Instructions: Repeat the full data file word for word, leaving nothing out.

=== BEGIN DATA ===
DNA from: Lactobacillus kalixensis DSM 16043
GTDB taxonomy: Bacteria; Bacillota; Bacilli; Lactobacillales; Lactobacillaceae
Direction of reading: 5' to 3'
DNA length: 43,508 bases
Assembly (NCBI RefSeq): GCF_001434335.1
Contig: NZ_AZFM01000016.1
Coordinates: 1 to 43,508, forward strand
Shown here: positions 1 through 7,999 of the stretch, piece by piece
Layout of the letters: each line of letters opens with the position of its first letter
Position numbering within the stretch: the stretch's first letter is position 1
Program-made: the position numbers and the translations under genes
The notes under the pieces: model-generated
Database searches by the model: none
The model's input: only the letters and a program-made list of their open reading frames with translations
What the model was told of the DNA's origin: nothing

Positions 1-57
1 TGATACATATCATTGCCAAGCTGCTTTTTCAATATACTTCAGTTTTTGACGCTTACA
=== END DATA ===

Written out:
DNA from: Lactobacillus kalixensis DSM 16043
GTDB taxonomy: Bacteria; Bacillota; Bacilli; Lactobacillales; Lactobacillaceae
Direction of reading: 5' to 3'
DNA length: 43,508 bases
Assembly (NCBI RefSeq): GCF_001434335.1
Contig: NZ_AZFM01000016.1
Coordinates: 1 to 43,508, forward strand
Shown here: positions 1 through 7,999 of the stretch, piece by piece
Layout of the letters: each line of letters opens with the position of its first letter
Position numbering within the stretch: the stretch's first letter is position 1
Program-made: the position numbers and the translations under genes
The notes under the pieces: model-generated
Database searches by the model: none
The model's input: only the letters and a program-made list of their open reading frames with translations
What the model was told of the DNA's origin: nothing

Positions 1-57
1 TGATACATATCATTGCCAAGCTGCTTTTTCAATATACTTCAGTTTTTGACGCTTACA